Wilson said that Floyd’s memory will be honored in Alexandria when it improves the inequities associated to wealth, education, housing, in health and in justice experienced by residents of color.

The full message is below.

Collectively, we have again been witnesses to a black man’s murder by a public servant sworn to protect and serve. I have struggled over the past few days to figure out the right words to say in response. We look to leaders with a performative expectation to fill the void with wisdom and a suggested path forward. As leaders we scour the internet for wise quotes, search for articles, looking for anything that might give those that we serve a reason to be hopeful.

But I got nothing.

Those who know me, know that I am prone to bulleted lists of policy answers for the problems that face our community. Perhaps, to a fault. I could certainly cite our racial equity initiative, our work to bring more transparency to policing, the plans for body-worn cameras in our future, work to ensure diversity in our police force, our efforts to train public safety employees in de-escalation techniques and our community policing initiatives. But we have heard all of this before.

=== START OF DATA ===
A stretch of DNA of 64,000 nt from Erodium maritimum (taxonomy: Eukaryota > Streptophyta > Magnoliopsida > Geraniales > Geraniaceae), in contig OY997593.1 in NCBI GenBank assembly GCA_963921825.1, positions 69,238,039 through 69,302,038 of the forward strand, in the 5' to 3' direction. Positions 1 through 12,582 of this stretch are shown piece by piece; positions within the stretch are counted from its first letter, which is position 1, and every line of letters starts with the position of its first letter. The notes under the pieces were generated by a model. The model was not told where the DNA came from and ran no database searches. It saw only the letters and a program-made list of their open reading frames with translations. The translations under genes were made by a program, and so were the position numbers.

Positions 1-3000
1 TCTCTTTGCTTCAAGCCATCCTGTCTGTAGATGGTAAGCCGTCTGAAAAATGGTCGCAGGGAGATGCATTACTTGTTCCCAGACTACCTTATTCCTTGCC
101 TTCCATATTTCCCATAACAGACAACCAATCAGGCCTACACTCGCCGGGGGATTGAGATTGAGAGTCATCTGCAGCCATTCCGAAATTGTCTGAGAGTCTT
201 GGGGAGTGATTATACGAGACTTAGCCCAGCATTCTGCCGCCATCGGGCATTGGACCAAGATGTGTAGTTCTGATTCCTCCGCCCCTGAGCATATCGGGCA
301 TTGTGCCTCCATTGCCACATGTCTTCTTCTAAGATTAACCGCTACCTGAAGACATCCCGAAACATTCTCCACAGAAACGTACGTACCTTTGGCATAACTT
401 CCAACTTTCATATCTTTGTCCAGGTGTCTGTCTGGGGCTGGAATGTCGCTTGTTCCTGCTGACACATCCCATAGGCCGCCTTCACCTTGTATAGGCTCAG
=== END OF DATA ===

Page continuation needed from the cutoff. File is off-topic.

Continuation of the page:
Checklists do not solve this problem. We are called upon to uproot a culture of white supremacy woven into our founding as a nation, perpetuated through law and custom for generations, and present today in even the most “progressive” communities in our country, including Alexandria. That is a culture of white supremacy that devalues black lives and ignores the impact of hundreds of years of history on the present.